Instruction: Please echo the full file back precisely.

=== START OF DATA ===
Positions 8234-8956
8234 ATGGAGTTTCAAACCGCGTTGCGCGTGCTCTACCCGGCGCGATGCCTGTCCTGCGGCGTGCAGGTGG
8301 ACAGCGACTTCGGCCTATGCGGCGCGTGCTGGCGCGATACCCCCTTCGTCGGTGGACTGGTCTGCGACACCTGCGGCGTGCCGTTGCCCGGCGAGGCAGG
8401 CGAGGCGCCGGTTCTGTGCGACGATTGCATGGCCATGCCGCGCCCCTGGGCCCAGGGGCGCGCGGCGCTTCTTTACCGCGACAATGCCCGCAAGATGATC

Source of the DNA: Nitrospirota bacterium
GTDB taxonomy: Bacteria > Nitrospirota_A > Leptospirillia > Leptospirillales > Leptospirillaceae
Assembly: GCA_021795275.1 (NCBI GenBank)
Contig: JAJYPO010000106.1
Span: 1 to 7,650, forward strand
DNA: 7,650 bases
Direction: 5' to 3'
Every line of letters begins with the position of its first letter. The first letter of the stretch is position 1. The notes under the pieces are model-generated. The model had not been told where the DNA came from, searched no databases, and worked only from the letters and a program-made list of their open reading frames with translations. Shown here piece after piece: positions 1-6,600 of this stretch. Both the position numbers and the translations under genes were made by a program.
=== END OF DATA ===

Positions 8234-8956
8234 ATGGAGTTTCAAACCGCGTTGCGCGTGCTCTACCCGGCGCGATGCCTGTCCTGCGGCGTGCAGGTGG
8301 ACAGCGACTTCGGCCTATGCGGCGCGTGCTGGCGCGATACCCCCTTCGTCGGTGGACTGGTCTGCGACACCTGCGGCGTGCCGTTGCCCGGCGAGGCAGG
8401 CGAGGCGCCGGTTCTGTGCGACGATTGCATGGCCATGCCGCGCCCCTGGGCCCAGGGGCGCGCGGCGCTTCTTTACCGCGACAATGCCCGCAAGATGATC

Source of the DNA: Nitrospirota bacterium
GTDB taxonomy: Bacteria > Nitrospirota_A > Leptospirillia > Leptospirillales > Leptospirillaceae
Assembly: GCA_021795275.1 (NCBI GenBank)
Contig: JAJYPO010000106.1
Span: 1 to 7,650, forward strand
DNA: 7,650 bases
Direction: 5' to 3'
Every line of letters begins with the position of its first letter. The first letter of the stretch is position 1. The notes under the pieces are model-generated. The model had not been told where the DNA came from, searched no databases, and worked only from the letters and a program-made list of their open reading frames with translations. Shown here piece after piece: positions 1-6,600 of this stretch. Both the position numbers and the translations under genes were made by a program.